Growth and Invasion of Human Melanomas in Human Skin Grafted to Immunodeficient Mice

Am J Pathol. 1993 Aug;143(2):528-37.

Abstract

An orthotopic model of human melanoma was developed in which malignant cells were injected into human skin grafted to nude and SCID mice. Melanoma cells proliferated and invaded the human skin grafts with characteristic patterns. Three of six melanomas grew as multiple nodules and infiltered the grafts without major architectural changes in the dermis, whereas the others invaded the dermis along collagen fibers with prominent endothelial vessels. By contrast, melanoma cells inoculated into mouse skin grew as diffusely expanding nodules that did not invade the murine dermis. In human skin grafts, human melanoma cells were angiogenic for human blood vessels, and murine vessels were only found at the periphery of grafts. Tumor cells invaded the human vessels, and four out of seven cell lines metastasized to lungs, suggesting that this model is useful to determine in vivo the interactions between normal and malignant human cells.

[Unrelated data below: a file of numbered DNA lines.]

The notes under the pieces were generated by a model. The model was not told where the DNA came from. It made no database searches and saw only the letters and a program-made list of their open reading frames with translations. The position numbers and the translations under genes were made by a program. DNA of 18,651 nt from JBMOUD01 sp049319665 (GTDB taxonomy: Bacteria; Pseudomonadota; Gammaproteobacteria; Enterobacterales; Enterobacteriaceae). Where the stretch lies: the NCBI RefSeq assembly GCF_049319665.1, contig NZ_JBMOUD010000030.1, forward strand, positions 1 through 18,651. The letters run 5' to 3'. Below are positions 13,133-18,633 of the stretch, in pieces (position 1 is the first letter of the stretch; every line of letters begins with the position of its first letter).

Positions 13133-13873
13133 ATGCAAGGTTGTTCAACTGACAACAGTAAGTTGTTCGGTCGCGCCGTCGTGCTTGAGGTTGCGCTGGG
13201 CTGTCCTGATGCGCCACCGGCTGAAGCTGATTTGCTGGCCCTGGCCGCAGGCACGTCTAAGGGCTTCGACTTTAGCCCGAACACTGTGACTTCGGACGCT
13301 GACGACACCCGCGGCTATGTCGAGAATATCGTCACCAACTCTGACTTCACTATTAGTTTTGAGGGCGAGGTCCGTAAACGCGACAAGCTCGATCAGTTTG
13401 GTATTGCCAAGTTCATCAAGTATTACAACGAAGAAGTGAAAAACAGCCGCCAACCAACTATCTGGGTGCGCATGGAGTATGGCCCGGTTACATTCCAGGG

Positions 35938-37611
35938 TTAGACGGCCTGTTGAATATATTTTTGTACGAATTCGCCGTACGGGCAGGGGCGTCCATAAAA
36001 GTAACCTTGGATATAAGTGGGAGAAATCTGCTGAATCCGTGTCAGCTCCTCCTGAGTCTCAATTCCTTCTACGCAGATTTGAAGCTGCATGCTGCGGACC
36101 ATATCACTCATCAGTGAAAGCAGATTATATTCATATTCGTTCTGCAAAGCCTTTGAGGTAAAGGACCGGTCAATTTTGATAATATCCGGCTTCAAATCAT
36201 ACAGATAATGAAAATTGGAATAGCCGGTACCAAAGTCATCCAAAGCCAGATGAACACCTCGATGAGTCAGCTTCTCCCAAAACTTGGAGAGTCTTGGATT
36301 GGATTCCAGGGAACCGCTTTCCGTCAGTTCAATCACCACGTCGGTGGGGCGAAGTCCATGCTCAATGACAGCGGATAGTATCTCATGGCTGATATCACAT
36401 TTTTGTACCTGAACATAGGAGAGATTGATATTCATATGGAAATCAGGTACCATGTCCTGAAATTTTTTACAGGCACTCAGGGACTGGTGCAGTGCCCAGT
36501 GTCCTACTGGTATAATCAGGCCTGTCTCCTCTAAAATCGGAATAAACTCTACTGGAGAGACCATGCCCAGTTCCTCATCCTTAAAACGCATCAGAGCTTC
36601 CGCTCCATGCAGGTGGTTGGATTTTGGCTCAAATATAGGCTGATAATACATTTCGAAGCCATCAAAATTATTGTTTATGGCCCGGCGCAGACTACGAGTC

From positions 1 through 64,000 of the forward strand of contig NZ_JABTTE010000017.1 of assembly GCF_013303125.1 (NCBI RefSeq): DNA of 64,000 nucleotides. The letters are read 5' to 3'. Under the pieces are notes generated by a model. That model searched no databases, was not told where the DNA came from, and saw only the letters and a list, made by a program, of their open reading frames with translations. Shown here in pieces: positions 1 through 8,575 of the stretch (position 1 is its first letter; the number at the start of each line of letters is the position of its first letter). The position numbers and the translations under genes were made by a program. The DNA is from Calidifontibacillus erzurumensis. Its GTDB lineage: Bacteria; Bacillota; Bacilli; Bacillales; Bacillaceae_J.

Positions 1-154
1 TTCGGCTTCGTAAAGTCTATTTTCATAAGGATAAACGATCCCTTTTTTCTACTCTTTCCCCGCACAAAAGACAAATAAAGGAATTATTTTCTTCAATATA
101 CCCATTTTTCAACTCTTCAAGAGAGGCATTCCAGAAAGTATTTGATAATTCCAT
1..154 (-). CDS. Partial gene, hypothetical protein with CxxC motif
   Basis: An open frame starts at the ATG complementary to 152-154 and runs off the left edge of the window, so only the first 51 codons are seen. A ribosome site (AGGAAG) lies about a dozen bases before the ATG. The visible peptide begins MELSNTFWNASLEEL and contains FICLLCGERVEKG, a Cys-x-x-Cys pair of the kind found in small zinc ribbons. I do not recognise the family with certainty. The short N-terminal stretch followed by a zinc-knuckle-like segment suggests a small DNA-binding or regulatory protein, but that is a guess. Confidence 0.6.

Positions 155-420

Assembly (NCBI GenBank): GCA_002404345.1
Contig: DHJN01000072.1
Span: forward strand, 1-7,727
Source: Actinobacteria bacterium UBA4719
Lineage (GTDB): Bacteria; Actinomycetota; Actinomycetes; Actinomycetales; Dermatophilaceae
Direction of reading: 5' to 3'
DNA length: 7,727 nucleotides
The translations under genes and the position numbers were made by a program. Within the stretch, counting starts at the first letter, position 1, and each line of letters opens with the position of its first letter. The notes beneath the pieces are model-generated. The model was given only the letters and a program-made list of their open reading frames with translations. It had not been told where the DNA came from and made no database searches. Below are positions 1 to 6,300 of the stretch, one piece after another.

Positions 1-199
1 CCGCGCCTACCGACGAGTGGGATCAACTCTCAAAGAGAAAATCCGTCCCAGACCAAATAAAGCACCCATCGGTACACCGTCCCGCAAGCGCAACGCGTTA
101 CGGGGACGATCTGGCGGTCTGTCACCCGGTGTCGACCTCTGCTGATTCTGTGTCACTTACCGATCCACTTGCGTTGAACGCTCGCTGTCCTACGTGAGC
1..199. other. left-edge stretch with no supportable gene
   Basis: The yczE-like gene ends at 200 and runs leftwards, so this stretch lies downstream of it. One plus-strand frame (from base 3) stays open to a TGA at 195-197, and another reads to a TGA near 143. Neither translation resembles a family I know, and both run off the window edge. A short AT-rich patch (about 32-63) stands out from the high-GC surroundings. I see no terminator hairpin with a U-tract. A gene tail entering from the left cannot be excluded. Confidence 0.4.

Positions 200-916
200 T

Publication types

  • Research Support, U.S. Gov't, P.H.S.

MeSH terms

  • Animals
  • Disease Models, Animal
  • Female
  • Humans
  • Immunologic Deficiency Syndromes / pathology*
  • Melanoma / pathology*
  • Mice
  • Mice, Inbred BALB C
  • Mice, Nude
  • Mice, SCID
  • Neoplasm Invasiveness
  • Skin Neoplasms / blood supply
  • Skin Neoplasms / pathology*
  • Skin Transplantation / pathology*
  • Transplantation, Heterologous